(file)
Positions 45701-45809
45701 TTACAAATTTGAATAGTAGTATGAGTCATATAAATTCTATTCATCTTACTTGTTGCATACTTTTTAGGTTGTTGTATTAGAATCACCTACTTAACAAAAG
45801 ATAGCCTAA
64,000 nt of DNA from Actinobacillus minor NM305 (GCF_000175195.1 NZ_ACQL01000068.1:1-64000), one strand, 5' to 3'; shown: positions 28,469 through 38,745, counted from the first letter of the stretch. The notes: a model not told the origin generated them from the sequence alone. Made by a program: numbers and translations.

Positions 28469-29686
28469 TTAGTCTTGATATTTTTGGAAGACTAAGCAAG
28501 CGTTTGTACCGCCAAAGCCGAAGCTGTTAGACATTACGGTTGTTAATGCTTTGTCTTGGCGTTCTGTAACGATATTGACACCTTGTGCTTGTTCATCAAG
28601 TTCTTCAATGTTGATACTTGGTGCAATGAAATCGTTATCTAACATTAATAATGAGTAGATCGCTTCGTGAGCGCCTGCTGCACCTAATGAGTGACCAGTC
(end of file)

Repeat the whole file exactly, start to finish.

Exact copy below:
Positions 45701-45809
45701 TTACAAATTTGAATAGTAGTATGAGTCATATAAATTCTATTCATCTTACTTGTTGCATACTTTTTAGGTTGTTGTATTAGAATCACCTACTTAACAAAAG
45801 ATAGCCTAA
64,000 nt of DNA from Actinobacillus minor NM305 (GCF_000175195.1 NZ_ACQL01000068.1:1-64000), one strand, 5' to 3'; shown: positions 28,469 through 38,745, counted from the first letter of the stretch. The notes: a model not told the origin generated them from the sequence alone. Made by a program: numbers and translations.

Positions 28469-29686
28469 TTAGTCTTGATATTTTTGGAAGACTAAGCAAG
28501 CGTTTGTACCGCCAAAGCCGAAGCTGTTAGACATTACGGTTGTTAATGCTTTGTCTTGGCGTTCTGTAACGATATTGACACCTTGTGCTTGTTCATCAAG
28601 TTCTTCAATGTTGATACTTGGTGCAATGAAATCGTTATCTAACATTAATAATGAGTAGATCGCTTCGTGAGCGCCTGCTGCACCTAATGAGTGACCAGTC